meet Muaadh, an advocate for deaf women’s rights

Saturday, 27 November, 2021

Muaadh Al-Soufi, is a grant and partnership officer for the Humanitarian Development Programme at Hail Saeed group in Yemen. A multi-billion-dollar conglomerate established in 1938 in rural Taiz, Muaadh is part of the social responsibility wing serving communities in need across Yemen and the Arab region.

In 2014, Muaadh had the opportunity to contribute to an initiative providing deaf Yemenis with entrepreneurship training and economic empowerment. “It was a unique experience,” describes Muaadh. More than forty trainees, most of whom were women, were trained using adapted techniques such as sign language.

"We used visual aids as part of the training, implementing a specialized e-commerce training course. We created a learning environment suited to their needs, communicating through technology and providing them with advice that has enabled them to move forward with entrepreneurial endeavors," says Muaadh.

Yemeni women are disproportionately impacted by the on-going conflict – bearing the bulk of domestic and care work, while also requiring paid employment to support their household – many becoming the sole income earner due to the death or injury of their men family members. But finding a job is made even more difficult for deaf women, with many lacking access to suitable training, education or safe working environments.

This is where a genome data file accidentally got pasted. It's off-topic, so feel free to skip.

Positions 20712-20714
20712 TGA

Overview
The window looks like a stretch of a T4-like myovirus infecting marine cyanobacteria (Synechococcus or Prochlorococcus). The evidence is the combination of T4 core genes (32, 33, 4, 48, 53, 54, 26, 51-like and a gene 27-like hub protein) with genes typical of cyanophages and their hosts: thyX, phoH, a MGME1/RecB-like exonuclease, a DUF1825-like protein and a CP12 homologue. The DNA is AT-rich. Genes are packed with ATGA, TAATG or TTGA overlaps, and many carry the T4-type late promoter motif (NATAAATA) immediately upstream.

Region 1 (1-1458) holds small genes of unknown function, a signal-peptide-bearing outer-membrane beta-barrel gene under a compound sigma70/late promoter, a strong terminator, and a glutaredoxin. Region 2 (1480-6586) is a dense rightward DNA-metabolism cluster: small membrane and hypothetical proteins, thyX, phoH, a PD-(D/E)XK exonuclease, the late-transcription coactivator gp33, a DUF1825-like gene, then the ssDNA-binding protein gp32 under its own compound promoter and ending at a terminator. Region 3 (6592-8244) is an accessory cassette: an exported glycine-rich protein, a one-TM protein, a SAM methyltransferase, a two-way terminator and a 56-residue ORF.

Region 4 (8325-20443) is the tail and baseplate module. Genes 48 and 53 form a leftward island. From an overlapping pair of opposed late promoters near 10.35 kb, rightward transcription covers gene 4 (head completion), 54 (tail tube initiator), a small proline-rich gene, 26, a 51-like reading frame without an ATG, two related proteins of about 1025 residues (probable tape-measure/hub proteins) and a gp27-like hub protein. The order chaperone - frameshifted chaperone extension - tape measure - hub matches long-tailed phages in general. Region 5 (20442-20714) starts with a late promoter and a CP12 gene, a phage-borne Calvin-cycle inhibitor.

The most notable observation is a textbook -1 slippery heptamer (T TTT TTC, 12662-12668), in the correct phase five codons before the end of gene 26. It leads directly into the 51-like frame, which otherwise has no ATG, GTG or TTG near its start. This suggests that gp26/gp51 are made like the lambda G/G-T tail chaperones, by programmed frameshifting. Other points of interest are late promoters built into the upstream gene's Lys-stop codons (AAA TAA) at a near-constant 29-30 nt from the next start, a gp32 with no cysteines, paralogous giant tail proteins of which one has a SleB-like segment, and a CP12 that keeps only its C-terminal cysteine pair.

"There have been many appeals not to abandon this group of people, an integral part of our Yemeni society," says Muaadh. Many deaf Yemenis rely on donations, while some are left unable to buy basic necessities.

But Muaadh believes in the potential of deaf Yemenis – women in particular – to help build stronger local economies. "I never doubt the future of Yemeni women, including deaf women. In every home, there is a mother, a wife, a sister…and we see with our eyes how they struggle, whether through work, home, or in their community. My mother is one example. She is 61 years old, yet she is unstoppable!”

"My message to every father, brother and husband is to make women a pillar of this nation - at their best - so that communities can produce an invincible and united generation. But we must bridge the gap with deaf people, integrating them into the community and providing them with jobs so they can help us fight for a better life."